I personally feel that a “sacred forest” of trees honoring the deceased, each one unique, growing, giving life, is far superior to boxes and stones that just SIT there in traditional cemeteries. I’m in favor of personal markers by each tree to commemorate the (former) person helping it thrive. Apparently there are legal regulation issues with implementing this sort of green burial.

How do you feel about this idea? Would you like to return to nature?

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Next Theme Week: Strange Remains!

Posted in announcement, death with tags , on March 13, 2015 by shewalkssoftly

I’ve had a folder of bizarre, shall we say, “death options” for years now, so it’s time we have a theme week! If you know of any interesting modern methods of preserving, honoring, disposing of, or creatively using human/animal remains, please share (think “ashes shot into space” etc).

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*Note: I’m restricting the contents of this theme week to modern death customs since I could write a whole other blog about the wealth of historical examples.

Albert Besnard: Images of Death

Posted in art, death, skulls and skeletons, vintage with tags , , , on February 3, 2015 by shewalkssoftly

French painter Albert Besnard has a series of figurative Death pieces, in which the ominous bony figure shows up boldly or furtively…blending into the crowd and shadows, startling those he encounters as an unexpected guest, or simply looking dapper.

Shhhh…
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While he is also known for his success in watercolor, pastel, oil and etching in portraiture, landscape and decoration, I particularly like this little collection I’ve assembled here.

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Death and the Robot

Posted in animation, death, film, robots, skulls and skeletons, you can't handle the cute with tags , , , , , on January 30, 2015 by shewalkssoftly

The other day I watched an animated short film about Death and a Robot. In this vignette, death is a lady…

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She meets a robot who longs to experience the world (and thus unplugs his power source to venture out).
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Together they transform a bare, grim cemetery into a beautiful garden.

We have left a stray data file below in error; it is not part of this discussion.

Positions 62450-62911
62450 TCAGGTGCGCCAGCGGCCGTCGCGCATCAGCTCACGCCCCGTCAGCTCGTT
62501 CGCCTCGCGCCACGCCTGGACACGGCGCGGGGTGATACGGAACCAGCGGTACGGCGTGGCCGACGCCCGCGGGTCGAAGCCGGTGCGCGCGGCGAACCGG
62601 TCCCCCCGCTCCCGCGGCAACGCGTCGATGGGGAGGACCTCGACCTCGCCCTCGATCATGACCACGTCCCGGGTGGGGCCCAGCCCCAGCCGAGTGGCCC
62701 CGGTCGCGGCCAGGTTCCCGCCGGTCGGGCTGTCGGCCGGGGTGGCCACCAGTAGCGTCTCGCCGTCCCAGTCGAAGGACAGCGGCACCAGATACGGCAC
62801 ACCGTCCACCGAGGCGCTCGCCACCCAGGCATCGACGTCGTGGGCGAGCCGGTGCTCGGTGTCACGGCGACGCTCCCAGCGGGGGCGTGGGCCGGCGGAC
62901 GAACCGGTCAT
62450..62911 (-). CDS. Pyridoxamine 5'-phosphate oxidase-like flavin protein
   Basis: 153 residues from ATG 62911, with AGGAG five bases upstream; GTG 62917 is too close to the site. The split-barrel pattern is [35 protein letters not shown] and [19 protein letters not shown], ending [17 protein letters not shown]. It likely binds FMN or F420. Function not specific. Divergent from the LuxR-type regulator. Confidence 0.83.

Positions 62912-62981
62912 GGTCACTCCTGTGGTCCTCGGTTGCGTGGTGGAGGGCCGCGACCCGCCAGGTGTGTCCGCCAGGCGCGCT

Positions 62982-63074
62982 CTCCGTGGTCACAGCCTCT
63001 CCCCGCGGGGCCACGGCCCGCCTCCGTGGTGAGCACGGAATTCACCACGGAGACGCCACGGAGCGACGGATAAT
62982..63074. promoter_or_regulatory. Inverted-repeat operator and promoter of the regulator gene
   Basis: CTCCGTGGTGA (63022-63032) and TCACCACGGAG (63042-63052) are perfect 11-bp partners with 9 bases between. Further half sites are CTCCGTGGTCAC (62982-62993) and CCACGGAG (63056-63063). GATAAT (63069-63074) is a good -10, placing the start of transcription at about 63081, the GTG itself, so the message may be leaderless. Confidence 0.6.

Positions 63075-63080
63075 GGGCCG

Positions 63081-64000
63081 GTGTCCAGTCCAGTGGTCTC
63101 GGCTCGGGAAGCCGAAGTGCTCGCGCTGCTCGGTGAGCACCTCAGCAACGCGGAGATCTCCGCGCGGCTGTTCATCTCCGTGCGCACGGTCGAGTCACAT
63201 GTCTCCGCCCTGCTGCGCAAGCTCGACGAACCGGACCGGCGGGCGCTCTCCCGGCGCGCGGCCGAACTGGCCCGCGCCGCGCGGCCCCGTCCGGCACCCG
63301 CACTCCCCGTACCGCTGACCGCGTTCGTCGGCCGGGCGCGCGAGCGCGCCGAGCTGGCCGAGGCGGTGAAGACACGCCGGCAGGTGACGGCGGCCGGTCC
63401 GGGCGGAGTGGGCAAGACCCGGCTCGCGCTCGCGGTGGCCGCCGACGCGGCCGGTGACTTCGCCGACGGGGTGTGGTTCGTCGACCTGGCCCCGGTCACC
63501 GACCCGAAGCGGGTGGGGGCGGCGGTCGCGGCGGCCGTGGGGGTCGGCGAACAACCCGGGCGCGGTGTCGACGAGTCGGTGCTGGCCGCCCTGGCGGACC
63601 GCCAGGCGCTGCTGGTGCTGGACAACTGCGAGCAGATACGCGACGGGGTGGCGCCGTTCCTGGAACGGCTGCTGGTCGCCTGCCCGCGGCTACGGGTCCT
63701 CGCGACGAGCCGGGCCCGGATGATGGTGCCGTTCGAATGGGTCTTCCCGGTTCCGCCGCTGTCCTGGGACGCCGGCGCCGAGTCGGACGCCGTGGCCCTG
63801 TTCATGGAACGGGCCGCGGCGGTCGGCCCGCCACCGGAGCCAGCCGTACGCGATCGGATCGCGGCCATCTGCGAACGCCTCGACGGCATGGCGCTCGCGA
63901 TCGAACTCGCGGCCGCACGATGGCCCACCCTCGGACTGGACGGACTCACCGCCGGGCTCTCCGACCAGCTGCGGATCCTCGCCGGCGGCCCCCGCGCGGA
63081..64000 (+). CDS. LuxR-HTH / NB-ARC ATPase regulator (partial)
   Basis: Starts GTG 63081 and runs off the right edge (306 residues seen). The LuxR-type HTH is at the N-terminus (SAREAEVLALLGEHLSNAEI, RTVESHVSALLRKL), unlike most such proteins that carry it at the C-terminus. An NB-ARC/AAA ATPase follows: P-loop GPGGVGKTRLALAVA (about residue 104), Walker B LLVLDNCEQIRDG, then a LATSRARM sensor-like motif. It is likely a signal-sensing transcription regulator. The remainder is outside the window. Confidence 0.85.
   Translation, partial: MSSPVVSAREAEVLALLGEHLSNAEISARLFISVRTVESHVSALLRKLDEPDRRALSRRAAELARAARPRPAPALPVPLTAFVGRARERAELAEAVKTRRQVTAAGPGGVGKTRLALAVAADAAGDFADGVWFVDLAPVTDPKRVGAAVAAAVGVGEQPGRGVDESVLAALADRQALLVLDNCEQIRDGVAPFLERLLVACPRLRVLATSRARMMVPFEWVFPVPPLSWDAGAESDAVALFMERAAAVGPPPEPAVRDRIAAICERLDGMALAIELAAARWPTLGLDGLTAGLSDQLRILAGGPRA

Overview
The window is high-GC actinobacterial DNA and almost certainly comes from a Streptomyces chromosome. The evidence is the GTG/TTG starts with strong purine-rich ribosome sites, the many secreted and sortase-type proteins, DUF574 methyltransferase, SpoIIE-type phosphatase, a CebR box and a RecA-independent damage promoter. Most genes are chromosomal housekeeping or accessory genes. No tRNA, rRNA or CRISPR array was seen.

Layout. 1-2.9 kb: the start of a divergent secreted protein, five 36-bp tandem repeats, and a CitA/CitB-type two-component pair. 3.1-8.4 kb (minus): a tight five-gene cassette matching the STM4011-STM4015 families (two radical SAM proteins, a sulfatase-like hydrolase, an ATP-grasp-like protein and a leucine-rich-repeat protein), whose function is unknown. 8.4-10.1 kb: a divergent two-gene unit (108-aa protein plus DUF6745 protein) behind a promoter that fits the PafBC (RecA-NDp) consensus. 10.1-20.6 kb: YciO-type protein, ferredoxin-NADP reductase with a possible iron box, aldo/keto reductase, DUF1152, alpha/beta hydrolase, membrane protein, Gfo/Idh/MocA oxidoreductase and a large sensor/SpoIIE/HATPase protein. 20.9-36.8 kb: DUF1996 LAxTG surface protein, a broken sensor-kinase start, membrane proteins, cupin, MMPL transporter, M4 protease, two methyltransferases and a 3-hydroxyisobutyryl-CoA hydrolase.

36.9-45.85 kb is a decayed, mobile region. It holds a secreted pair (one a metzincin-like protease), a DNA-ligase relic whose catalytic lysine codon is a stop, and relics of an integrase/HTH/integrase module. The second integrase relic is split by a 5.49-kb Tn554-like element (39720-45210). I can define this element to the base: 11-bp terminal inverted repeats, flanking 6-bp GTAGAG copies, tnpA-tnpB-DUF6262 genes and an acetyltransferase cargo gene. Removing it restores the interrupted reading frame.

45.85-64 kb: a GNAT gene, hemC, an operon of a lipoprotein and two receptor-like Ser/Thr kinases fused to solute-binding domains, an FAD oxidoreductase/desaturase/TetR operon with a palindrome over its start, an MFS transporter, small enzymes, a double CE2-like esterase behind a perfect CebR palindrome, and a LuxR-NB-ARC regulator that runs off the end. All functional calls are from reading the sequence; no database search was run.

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But Death does not know the robot is dying, and she blames herself when he ceases to function. In his memory, she tends to the beauty they created together.

It’s such a lovely film. Watch the whole thing here:

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Notes on a Case of Melancholia

Posted in Books, death, illustration, psychology, skulls and skeletons with tags , , , , on December 13, 2014 by shewalkssoftly

Nicholas Gurewich, the creator of the surreal and wonderful Perry Bible Fellowship comic has kickstarted a project I’m incredibly jazzed about: Notes on a Case of Melancholia, inspired by Edward Gorey and Jungian analysis (two of my very favorite things! *covers mouth with hand so as not to squeal with joy*).

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This a book about Death’s despair regarding his kid- an affectionate “Little Death” who simply doesn’t have what it takes to carry on the family business. Dr. Edgar O. Wye is a psychoanalyst who takes Death on as a patient. The book’s rhyming narration will be taken from his case notes.

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The book will run about 42-50 pages long, and will be completely illustrated. Graphic novel “frames” will be used on occasion, but this will really be more of a picture book – deliberately similar to the short books of Edward Gorey, but with a character-driven plot. Though it has a pretty high body count, it is in essence a family story.

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Watch the video and support the project at the Notes on a Case of Melancholia Kickstarter.

La Popular’s “Corpse Bride”

Posted in death, macabre, oddities, wedding with tags , , , on July 17, 2014 by shewalkssoftly

I am basically going to reblog this morbid legend, because the source sites all the bizarre details quite well.